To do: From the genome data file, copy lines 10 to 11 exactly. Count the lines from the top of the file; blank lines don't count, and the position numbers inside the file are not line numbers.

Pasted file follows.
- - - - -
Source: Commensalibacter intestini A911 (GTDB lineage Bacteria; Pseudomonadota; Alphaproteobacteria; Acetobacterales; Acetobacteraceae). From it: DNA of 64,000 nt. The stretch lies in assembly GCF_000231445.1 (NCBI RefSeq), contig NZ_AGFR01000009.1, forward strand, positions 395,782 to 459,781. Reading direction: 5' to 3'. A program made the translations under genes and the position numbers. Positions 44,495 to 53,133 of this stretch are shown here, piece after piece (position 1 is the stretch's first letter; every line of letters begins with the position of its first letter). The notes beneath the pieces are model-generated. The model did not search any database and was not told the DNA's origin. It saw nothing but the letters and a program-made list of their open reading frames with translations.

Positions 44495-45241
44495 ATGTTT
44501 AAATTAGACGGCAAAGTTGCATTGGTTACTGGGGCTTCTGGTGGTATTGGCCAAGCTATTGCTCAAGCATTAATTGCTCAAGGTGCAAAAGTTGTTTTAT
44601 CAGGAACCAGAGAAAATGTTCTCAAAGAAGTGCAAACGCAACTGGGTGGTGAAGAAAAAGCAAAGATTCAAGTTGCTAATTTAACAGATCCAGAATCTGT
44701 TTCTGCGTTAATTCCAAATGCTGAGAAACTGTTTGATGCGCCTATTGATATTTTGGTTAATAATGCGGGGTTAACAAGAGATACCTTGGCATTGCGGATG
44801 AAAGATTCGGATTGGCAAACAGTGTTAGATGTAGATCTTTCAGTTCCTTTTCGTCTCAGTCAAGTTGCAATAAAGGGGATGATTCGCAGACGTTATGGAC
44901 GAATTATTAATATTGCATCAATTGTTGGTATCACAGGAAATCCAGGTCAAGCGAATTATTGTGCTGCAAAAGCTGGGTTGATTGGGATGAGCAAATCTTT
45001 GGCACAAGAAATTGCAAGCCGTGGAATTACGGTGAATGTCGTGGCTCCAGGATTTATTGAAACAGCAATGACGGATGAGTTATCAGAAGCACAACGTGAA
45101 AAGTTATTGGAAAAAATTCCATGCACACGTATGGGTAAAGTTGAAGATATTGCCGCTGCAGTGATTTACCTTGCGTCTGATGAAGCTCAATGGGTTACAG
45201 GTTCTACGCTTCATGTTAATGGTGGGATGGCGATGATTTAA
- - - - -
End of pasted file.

45101 AAGTTATTGGAAAAAATTCCATGCACACGTATGGGTAAAGTTGAAGATATTGCCGCTGCAGTGATTTACCTTGCGTCTGATGAAGCTCAATGGGTTACAG
45201 GTTCTACGCTTCATGTTAATGGTGGGATGGCGATGATTTAA